Given that Westminster has spent weeks debating the possibility of Boris Johnson proroguing parliament, it was surprising how surprised MPs were when he actually did it. Even his own cabinet ministers were rather taken aback, having returned to Whitehall on Tuesday expecting to spend the week in meetings with the Treasury about their spending review settlement. Now, they’re preparing for an election, which would be the result of a successful vote of no confidence in the government, forced through by MPs determined to thwart Johnson’s manoeuvring. Even if that scenario does not unfold, he is likely to call one immediately after Britain has left the EU on 31 October.
The MPs most unsettled by the announcement are the ones who have spent the summer plotting tactics to use against Johnson. These anti-no deal MPs, who exist more as a diaspora than a coherent group, love plotting among themselves, but have an amusing distaste for anyone who plots against them in return. As one Johnson ally puts it: “The anti-no deal alliance have been so used to setting the weather recently. Instead, they’ve had the weather reset, so it’s raining on their parade, and they don’t like it.”
Not only do these remain-minded MPs now have more pressure and less time to decide how they might stop no deal, they are also facing an imminent election. If that election happens before 31 October then the “remain alliance” will need to ensure that parliament returns with more MPs who can help them stop no deal, as currently none of the different factions trying to prevent this outcome have the numbers. This will be extremely difficult in a campaign which Johnson plans to run as a battle between the people and parliament.
The Conservatives are also using prorogation to prepare their domestic manifesto. That’s why secretaries of state found their spending review meetings had been sped up unexpectedly. Cabinet ministers recognised this new timetable for what it was as soon as they were told about it. “I am not surprised,” one told me. “Everything Dominic Cummings [Johnson’s top adviser] seems to be doing is towards an election.” The Treasury will now complete this one-year allocation of money for departments next Wednesday, rather than later in the autumn.
Preparations are well under way for what the manifesto will be, with MPs working on detailed proposals to be written into it. The Conservative plan to restabilise their position on education and law and order, making a particular effort to reverse what Johnson and his allies feel is the damage done by Theresa May to the latter. Fighting crime won’t just be about policing but also about preventative measures, including a focus on children from messy backgrounds who are on the cusp of the criminal justice system. And the spending taps are definitely on. “We’ve got the money, we’ve got the scope to do that and so we’re going to spend it,” says one figure involved in the preparations.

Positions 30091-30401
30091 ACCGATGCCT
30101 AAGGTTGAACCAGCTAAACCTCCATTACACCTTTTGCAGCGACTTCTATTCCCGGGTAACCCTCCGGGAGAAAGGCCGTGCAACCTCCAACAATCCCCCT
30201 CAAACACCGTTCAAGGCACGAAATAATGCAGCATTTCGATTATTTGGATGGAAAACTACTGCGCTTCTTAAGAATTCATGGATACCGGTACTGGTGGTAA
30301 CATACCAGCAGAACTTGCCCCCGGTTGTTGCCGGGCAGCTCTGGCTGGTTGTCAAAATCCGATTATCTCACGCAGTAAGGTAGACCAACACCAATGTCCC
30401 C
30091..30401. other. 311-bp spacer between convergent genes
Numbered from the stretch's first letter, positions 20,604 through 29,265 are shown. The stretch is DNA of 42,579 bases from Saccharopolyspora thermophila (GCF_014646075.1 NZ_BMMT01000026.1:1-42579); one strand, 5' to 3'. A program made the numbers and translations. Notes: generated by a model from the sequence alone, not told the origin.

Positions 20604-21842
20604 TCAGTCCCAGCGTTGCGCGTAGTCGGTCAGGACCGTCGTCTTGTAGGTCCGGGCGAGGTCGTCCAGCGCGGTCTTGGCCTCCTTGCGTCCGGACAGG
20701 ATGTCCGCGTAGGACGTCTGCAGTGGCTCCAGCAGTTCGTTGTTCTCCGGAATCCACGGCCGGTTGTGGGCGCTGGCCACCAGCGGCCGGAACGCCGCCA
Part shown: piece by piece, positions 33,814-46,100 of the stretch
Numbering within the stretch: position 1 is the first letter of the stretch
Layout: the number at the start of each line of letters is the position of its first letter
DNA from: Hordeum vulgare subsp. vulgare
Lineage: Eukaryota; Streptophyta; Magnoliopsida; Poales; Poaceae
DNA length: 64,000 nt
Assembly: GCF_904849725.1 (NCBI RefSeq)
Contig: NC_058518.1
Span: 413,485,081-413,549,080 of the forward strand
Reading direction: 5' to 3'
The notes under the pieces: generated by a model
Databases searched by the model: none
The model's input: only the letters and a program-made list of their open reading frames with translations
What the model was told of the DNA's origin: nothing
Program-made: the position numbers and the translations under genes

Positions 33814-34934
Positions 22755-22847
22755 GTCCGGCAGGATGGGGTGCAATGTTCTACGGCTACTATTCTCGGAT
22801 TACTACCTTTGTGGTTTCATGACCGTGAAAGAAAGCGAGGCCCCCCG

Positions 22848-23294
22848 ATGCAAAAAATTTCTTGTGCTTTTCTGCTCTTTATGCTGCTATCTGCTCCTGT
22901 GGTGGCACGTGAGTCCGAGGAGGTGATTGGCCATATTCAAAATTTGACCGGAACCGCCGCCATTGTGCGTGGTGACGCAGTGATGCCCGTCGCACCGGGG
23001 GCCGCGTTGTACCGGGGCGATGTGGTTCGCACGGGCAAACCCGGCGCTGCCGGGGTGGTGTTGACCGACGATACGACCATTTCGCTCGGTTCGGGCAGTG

All of this makes the Tories sound as though they are well prepared to win an election, whether it comes before 31 October or not. But not all MPs are quite so convinced. Some, in fact, fear that their party might be in for a big and nasty surprise. “I don’t think this is a done deal,” worries one senior Conservative. “Look, Churchill won the war and then lost the election, and once Brexit is done, the debate won’t be about what a wonderful job Boris has done. It will move on and I’m not convinced that our high spending message will really help us.”
The British public might well be ready to hear a party proclaim that austerity is over. But, traditionally, that isn’t the Tory party. The Conservatives will never manage to match what the Labour party is offering, not least because Labour is likely to end up offering far more than the Tories think is affordable. In that scenario, voters might wonder why they should back Labour-lite if they can instead have the real thing.
Of course, the reason the Tories are in a rush to get an election over and done with is that voters could be persuaded to back Labour-lite if the alternative is a Labour government not led by Jeremy Corbyn. With a different leader, the opposition might have a stronger prospect of making this an even worse snap election call by a Tory leader than Theresa May’s 2017 poll.
That currently seems unlikely. But then again, everything that has seemed unlikely has ended up coming to pass in British politics over the past few years. It wasn’t long ago that a confident new leader, doing well in the polls, and a bunch of apparently very competent and forceful advisers, decided to make things more difficult for MPs who were trying to frustrate Britain’s exit from the EU. And we all know what sort of surprise lay in store for May.
• Isabel Hardman is assistant editor of the Spectator